The use of deadly force against peaceful demonstrators has been the hallmark of the Assad reaction to protests, and yesterday the King of Saudi Arabia referred to this practice as Assad’s "killing machine." A key question is whether and when the armed forces will resist--will begin to wonder what kind of future Syria has, and they have in Syria, as the killing escalates.
The survival of the regime is at stake, for it is surviving now on brute force alone.
It is in that context that the death of the man who was an Assad intimate and his Defense Minister, Ali Habib, is so striking. There were reports that he had objected to the use of the military in Hama. And according to news reports, after being fired Monday Habib was found dead in his home Tuesday. The official news agency noted that he had been suffering from a deterioration in his health. As we are talking about Assad’s Syria, that deterioration may have been very rapid indeed: it may have occurred immediately after he was shot.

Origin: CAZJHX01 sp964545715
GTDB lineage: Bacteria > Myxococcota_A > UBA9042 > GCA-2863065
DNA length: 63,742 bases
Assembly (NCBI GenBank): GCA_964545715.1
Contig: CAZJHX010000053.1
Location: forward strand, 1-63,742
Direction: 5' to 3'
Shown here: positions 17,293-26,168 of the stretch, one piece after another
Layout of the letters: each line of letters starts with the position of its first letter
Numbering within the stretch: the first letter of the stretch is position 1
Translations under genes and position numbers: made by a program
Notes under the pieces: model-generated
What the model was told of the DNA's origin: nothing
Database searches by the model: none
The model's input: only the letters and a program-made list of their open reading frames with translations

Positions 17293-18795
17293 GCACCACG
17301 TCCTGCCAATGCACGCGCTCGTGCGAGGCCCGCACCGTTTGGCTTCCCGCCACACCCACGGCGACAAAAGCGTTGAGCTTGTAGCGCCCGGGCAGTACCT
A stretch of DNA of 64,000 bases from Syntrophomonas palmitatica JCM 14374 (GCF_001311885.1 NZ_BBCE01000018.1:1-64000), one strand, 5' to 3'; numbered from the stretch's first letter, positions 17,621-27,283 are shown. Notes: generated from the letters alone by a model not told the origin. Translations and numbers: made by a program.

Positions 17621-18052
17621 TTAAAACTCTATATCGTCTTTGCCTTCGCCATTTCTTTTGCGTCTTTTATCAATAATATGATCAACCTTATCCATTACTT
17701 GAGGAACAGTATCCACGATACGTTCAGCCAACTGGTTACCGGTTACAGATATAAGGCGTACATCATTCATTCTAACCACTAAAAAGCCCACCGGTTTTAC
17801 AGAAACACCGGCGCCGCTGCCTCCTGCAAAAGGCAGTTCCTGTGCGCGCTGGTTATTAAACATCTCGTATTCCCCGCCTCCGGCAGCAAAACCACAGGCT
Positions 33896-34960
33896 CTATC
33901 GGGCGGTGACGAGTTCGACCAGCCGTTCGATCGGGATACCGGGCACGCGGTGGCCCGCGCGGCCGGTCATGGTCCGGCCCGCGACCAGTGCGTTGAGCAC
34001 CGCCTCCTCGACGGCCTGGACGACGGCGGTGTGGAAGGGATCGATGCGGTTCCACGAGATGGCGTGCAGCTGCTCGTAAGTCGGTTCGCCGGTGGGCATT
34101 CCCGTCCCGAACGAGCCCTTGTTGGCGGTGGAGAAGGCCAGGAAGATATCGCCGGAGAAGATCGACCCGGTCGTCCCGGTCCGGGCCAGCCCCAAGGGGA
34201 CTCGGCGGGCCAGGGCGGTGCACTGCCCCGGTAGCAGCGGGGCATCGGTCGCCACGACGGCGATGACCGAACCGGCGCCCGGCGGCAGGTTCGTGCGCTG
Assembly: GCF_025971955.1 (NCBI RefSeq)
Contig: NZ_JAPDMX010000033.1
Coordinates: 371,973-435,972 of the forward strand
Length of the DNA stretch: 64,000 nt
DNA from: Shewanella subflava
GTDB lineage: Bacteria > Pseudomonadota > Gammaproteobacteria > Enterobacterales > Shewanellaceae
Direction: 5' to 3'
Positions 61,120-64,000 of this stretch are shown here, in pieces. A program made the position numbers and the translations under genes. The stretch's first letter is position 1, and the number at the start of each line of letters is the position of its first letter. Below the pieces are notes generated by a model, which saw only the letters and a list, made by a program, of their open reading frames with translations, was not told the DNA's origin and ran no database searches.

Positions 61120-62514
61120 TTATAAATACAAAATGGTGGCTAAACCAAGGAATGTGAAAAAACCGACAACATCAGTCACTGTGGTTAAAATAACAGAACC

Habib rose through the ranks, had been an important military figure for nearly twenty years, and had been defense minister for two. He was a regime stalwart. That Assad felt the need not only to sideline him but--if the reports are accurate--to have him killed shows a regime truly falling apart. The decision to kill Habib would have been meant as a warning to other generals to stick with the Assads or face a similar fate, but may have the opposite effect: it might persuade some of them that Assad is leading them, the army, and the country to disaster. This is the kind of thing that leads to defections and coups, and if the army cracks the regime won’t last long.
Update: The latest reports suggest that Habib was indeed removed from office but is alive. His removal continues to raise questions about dissonance within the military. It may not be until the fall of the regime that the full truth about this incident, including the false reports of his death, comes out.